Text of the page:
• Nondisclosure - Both parties are entitled to be aware of each other’s finances, debts, and assets before signing a prenuptial agreement. If your spouse had assets you did not know about or debts that were not disclosed before you signed, the court may find that you were in a way deceived into signing the agreement. Manipulative spouses will sometimes try to use prenuptial agreements to get their spouse to waive interest in an asset they did not know exists. The court may find it reasonable to believe that you might not have signed the contract as it is had you had all the pertinent information. The agreement may be invalidated. 
  • Coercion - Your prenuptial agreement is only valid if both parties signed it voluntarily. If you signed under duress or heavy pressure, the contract might not be valid. The court will consider the entirety of the situation in which you signed. That your spouse refused to get married without a prenuptial agreement is not enough to show duress. However, if your spouse presented you with an already-written contract very shortly before the wedding, that may suggest duress. While it is not a requirement that both parties in a prenuptial agreement be represented by their own counsel, if only one spouse enjoyed the advantage of an attorney, the court may consider that as a factor pointing towards involuntariness. 

These are just a few of the reasons that a court might set aside a prenuptial agreement entirely. If any of these factors apply in your situation, you may have a strong argument for invalidating your agreement. If you believe that one of these problems exists with your prenuptial agreement, it is best to consult an attorney who can evaluate your situation.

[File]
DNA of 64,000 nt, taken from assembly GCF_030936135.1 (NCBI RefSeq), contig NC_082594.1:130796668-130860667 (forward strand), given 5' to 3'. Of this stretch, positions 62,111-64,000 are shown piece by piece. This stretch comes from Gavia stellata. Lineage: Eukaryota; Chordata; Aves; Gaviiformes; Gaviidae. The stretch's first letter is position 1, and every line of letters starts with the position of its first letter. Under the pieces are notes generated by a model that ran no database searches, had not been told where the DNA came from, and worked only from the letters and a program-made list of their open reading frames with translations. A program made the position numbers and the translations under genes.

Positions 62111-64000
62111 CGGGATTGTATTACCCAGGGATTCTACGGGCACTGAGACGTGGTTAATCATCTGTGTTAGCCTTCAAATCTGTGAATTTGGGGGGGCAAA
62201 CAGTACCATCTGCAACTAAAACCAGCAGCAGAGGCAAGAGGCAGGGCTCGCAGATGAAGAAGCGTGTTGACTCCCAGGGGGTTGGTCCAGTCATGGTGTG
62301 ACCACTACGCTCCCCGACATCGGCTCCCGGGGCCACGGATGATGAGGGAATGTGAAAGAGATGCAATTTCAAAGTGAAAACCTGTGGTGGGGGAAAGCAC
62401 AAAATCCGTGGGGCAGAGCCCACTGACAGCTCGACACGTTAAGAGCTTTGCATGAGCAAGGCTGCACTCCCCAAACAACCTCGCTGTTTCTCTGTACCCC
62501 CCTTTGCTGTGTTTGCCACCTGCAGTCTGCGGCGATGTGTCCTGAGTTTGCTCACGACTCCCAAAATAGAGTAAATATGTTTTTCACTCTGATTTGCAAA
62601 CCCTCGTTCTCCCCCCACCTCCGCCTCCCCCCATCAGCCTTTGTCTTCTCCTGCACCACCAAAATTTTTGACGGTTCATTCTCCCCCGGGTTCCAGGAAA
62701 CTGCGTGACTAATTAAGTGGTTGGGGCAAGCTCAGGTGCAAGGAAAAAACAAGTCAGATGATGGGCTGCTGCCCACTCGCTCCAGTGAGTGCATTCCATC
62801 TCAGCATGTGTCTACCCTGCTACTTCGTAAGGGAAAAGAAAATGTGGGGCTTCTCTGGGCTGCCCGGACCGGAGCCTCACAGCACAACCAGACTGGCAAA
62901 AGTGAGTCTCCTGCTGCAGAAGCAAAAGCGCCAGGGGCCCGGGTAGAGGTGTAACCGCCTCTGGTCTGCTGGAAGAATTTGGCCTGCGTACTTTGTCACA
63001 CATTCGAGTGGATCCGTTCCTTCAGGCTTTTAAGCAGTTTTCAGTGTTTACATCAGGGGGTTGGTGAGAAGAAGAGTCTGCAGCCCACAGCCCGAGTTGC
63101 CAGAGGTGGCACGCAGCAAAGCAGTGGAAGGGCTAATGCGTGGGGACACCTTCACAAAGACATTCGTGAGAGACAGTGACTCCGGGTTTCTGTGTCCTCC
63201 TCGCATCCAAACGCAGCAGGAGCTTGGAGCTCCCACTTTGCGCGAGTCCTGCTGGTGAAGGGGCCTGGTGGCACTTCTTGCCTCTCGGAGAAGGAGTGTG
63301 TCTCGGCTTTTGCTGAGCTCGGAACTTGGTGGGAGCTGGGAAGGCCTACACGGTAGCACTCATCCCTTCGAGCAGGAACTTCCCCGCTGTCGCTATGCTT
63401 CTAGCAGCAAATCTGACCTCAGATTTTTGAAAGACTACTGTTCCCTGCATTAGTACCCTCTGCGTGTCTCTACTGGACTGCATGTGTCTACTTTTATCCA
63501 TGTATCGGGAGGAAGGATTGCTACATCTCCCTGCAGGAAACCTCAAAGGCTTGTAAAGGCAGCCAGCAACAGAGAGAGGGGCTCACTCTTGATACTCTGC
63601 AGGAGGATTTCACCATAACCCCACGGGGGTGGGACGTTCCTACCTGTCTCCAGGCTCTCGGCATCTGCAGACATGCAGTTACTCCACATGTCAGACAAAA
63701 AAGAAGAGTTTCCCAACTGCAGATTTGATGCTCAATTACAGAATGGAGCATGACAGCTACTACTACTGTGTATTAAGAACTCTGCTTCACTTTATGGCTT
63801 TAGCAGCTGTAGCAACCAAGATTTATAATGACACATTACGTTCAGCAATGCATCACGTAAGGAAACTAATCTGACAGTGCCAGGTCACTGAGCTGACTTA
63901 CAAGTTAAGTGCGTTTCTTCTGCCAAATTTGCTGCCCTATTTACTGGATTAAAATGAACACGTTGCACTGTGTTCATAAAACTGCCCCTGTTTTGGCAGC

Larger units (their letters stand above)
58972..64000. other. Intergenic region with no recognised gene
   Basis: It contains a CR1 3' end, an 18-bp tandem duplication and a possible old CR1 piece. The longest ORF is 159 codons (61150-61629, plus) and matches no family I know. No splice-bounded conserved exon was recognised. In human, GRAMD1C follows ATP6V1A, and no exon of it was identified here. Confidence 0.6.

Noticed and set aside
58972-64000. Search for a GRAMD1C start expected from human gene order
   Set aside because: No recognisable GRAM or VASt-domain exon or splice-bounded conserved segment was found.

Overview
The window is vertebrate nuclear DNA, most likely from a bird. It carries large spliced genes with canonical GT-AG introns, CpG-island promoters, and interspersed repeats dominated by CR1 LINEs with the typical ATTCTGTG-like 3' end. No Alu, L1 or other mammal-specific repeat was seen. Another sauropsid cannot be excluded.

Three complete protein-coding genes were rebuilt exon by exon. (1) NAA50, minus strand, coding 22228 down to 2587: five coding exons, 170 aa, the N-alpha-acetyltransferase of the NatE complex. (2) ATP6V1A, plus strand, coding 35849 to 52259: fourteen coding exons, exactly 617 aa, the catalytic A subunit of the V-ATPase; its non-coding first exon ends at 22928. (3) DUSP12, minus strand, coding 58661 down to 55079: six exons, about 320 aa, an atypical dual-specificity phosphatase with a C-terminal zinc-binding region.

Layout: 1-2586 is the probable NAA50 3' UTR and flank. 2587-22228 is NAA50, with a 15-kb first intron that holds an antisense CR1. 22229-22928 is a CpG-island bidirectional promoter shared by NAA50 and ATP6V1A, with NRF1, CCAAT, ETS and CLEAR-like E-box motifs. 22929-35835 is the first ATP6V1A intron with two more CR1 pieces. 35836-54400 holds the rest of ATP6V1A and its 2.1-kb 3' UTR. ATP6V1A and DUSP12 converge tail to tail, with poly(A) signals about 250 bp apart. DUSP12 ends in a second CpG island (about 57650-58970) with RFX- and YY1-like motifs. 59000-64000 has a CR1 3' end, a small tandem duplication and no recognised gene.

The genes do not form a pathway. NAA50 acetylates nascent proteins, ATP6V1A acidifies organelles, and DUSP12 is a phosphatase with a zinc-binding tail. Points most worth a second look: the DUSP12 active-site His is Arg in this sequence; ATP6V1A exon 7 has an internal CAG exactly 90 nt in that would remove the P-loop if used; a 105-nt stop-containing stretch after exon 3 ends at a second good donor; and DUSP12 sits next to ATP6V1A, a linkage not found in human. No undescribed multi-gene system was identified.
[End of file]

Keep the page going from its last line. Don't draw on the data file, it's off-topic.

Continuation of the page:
What Happens if My Prenuptial Agreement is Invalidated?

In this event, the divorce will proceed as if you never had a prenuptial agreement. You and your spouse will still have options for resolving your divorce without litigation. Many modern spouses are turning to mediation as a way to peaceably work out the issues in their divorce. 

For those who are in a state of conflict such that mediation would be ineffective, collaborative divorce is an option. In collaborative divorce, each party is represented in negotiations by an attorney in an effort to reach an agreement and avoid litigation. Even arbitration is an option now. There are a multitude of ways to resolve a divorce fairly without a prenuptial agreement. 

Work Closely With a Skilled Divorce Attorney

If you have any concerns about how a prenuptial agreement will affect your interests during your divorce case, you will need to work closely with a knowledgeable divorce attorney. Challenging a prenuptial agreement can be a difficult task, especially when it was signed many years ago. Having an experienced lawyer advocating for your interests can lead to a better outcome for many. 


About the Blogger: Attorney Stephen Clark is the founder and principal attorney of Clark Law Group in Dallas, Texas. He and his team work hard on behalf of clients who need help with divorce and family law concerns, as well personal injury matters.